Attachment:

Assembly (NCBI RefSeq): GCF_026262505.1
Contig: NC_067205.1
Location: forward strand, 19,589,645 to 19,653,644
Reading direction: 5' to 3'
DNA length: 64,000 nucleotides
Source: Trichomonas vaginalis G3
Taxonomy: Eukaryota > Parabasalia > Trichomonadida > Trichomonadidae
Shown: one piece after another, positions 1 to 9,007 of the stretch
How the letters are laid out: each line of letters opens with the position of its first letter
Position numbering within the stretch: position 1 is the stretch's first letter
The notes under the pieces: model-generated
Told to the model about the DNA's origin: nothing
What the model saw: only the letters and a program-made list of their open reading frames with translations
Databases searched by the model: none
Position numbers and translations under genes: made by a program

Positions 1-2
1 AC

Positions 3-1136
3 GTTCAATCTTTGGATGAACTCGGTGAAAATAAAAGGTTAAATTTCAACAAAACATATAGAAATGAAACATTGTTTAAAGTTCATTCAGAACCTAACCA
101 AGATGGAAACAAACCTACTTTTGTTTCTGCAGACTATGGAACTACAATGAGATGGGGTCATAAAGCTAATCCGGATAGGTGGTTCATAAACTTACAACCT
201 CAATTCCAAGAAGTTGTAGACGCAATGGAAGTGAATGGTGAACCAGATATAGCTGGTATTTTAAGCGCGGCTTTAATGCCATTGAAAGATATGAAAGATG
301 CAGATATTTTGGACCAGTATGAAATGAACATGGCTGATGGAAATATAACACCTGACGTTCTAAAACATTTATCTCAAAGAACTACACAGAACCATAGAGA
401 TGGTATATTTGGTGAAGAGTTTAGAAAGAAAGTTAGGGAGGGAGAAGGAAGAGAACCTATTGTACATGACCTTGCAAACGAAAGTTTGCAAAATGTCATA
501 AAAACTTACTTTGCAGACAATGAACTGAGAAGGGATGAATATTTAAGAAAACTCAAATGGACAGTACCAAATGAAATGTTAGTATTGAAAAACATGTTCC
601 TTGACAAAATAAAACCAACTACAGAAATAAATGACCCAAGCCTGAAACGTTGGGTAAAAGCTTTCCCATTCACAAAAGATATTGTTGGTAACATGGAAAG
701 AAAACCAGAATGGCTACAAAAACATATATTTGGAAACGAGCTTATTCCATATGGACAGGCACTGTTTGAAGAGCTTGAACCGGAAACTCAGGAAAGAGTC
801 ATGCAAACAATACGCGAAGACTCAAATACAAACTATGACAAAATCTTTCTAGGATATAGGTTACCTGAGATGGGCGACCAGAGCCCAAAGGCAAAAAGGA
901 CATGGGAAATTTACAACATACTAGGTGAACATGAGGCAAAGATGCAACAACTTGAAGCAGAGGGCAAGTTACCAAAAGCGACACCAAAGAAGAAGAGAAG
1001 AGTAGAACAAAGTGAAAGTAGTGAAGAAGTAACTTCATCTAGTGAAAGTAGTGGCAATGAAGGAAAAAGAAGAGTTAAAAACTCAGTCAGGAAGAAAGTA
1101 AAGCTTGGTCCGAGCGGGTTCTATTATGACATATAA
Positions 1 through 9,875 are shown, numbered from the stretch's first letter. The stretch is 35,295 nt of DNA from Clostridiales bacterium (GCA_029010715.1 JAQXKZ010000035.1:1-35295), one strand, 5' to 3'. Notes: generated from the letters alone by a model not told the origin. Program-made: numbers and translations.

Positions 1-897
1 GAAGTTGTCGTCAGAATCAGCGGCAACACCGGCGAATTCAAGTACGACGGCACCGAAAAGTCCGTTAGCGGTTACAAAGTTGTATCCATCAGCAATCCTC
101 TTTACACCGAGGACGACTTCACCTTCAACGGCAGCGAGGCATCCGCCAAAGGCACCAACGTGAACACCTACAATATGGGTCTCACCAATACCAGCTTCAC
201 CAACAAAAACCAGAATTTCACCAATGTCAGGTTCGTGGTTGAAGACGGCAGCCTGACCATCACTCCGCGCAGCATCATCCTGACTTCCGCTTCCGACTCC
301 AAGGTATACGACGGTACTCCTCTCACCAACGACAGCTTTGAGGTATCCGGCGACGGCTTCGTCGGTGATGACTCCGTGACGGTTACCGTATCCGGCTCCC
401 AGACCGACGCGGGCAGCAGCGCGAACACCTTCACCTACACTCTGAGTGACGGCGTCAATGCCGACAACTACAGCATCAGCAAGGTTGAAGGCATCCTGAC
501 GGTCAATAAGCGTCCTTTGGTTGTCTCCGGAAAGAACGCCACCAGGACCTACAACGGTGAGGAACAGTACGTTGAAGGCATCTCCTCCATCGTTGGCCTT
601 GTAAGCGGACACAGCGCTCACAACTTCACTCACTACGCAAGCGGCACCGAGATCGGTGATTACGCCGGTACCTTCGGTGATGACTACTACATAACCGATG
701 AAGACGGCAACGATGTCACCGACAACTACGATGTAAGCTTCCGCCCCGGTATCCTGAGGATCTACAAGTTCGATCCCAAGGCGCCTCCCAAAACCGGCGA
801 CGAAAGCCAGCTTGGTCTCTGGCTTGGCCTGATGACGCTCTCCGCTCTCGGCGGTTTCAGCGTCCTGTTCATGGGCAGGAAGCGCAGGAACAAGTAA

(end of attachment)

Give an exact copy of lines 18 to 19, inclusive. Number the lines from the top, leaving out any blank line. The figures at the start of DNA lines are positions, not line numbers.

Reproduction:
Positions 3-1136
3 GTTCAATCTTTGGATGAACTCGGTGAAAATAAAAGGTTAAATTTCAACAAAACATATAGAAATGAAACATTGTTTAAAGTTCATTCAGAACCTAACCA